As a 2015 n+1 editorial put it, Hersh “harks back to an era of heroically paranoid journalism—the kind that once brought down governments.” It is an era that journalists today “no longer feel themselves to be living in.” One important change has been the complicity of the big newspapers with the government’s agenda, especially through the wars in Iraq and Afghanistan. The Washington Post ran the Watergate story, the Times published the Pentagon Papers, but at the turn of the millennium, “one dubious story after another was simply rubber-stamped by the media, not least the lies on which the government founded its case for the invasion of Iraq,” n+1 writes. “These lies were presented as fact by the Times and ecstatically supported by the paper’s editorial board.”

The experience of reading Hersh’s memoir is like visiting a lost world. His book contains stories of reporting that are fractally detailed. Here is how Sy Hersh heard about the soldier on whom they wanted to pin the blame for My Lai. Here is how Sy Hersh tracked down Lt. Calley, who was later convicted of killing 22 people in that massacre. Here is how Sy Hersh got the file. Here is how Sy Hersh sold the story.

The book is organized chronologically, beginning briefly with his childhood in the South Side of Chicago, working in his parents’ dry cleaning shop, then rampaging through to the present with little or no mention of his personal life. It’s all reporting—dense and detailed reporting on reporting. That iterative and pointillist style of telling a story does fall into a genre: noir. As a kid working at Chicago’s City News, he recalls “wise guys full of badinage.” When he’s trying to track down Calley, he finds a disillusioned army kid to help him out. “We synchronized our watches,” Hersh writes. They would meet behind the barracks “in precisely seven minutes.”

To put it in a callow way, this stuff is cool. It’s also very masculine. Almost every person in Hersh’s memoir is a man—a sign of the time and the industry. But there’s an interesting moment that Hersh did not have to include. In 1974, he writes, Hersh heard that Nixon’s wife Pat was in hospital after being punched by her husband. It was not an isolated occasion. He did not report on the story, he told Nieman Foundation fellows in 1998, because it represented “a merging of private life and public life.” Nixon didn’t make policy decisions because of his bad marriage, went the argument. Hersh was “taken aback” by the response from women fellows, who pointed out that he had heard of a crime and not reported it. “All I could say,” Hersh writes, “is that at the time I did not—in my ignorance—view the incident as a crime.”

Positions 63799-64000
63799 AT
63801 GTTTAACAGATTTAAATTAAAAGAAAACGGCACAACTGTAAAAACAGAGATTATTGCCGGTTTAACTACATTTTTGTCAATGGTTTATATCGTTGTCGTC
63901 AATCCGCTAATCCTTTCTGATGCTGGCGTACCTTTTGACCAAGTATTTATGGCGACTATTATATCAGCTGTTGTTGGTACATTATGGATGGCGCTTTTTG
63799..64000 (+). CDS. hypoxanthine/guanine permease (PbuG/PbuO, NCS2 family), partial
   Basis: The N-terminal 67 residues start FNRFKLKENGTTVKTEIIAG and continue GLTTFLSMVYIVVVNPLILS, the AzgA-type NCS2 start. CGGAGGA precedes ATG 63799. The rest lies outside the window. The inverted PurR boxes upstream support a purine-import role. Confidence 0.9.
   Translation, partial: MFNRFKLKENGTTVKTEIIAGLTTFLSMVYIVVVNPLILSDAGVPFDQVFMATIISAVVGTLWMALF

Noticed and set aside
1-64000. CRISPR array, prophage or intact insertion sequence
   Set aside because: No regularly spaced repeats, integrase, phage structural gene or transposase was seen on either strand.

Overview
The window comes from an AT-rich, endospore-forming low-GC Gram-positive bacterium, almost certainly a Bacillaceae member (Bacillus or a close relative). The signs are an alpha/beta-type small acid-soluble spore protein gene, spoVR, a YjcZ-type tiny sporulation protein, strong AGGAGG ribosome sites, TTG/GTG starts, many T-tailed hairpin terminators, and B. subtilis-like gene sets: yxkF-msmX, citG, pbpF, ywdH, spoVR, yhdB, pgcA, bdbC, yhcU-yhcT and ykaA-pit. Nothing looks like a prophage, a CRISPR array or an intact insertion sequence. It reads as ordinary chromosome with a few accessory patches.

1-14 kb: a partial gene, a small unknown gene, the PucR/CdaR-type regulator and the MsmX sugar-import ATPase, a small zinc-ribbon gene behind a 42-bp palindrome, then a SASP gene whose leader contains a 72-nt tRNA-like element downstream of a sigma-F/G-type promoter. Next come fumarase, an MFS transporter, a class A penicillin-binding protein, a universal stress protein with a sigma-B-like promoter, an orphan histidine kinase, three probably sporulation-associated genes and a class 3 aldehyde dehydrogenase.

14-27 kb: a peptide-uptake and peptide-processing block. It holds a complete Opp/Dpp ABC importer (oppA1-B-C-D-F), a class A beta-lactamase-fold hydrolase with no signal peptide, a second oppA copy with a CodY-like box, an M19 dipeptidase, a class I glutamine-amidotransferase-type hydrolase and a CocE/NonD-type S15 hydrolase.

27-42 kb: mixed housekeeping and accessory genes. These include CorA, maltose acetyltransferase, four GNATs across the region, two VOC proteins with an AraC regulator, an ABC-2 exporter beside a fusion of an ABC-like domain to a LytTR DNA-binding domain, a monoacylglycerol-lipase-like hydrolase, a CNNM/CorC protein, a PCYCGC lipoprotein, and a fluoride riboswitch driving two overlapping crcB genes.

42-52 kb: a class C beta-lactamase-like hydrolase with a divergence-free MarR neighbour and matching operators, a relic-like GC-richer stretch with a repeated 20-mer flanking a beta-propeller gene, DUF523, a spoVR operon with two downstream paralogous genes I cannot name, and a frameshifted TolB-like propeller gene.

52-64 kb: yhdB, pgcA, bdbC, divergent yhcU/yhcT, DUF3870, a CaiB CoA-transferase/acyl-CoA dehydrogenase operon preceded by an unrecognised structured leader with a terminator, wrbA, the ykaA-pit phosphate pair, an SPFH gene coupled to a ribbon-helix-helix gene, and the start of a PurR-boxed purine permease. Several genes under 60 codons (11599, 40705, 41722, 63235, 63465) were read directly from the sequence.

It is to Hersh’s credit that he records many of his own mistakes in his memoir, and this is one subject on which his thinking has fully changed. “I should have reported what I knew at the time or, if my doing so would have compromised a source, have made sure that someone else did.” But if Hersh is “a survivor from the golden age of journalism,” as he opens this book observing, then his oversight in categorizing domestic violence as crime must be recorded as a failing of that age.

Dwight Garner of The New York Times faults Reporter for lacking detail and color about human beings who are not Sy Hersh. It’s true: This is not a psychological or social portrait of any of the major players who ran newspapers during the decades covered in the book. And the Nixon anecdote reveals that what is left out of Reporter, namely women and a political consciousness that includes women, speaks a little loudly for comfort. Hersh is not a political theorist, nor a literary memoirist, nor a paragon of journalistic behavior. He’s a reporter. Looking back over his career from today’s vantage point, he is something of an incomplete hero. It’s easy to mourn the loss of this industry’s old form, and to lionize Hersh as its most ferocious remnant. The past is a foreign country, and, for better or worse, they did journalism differently there.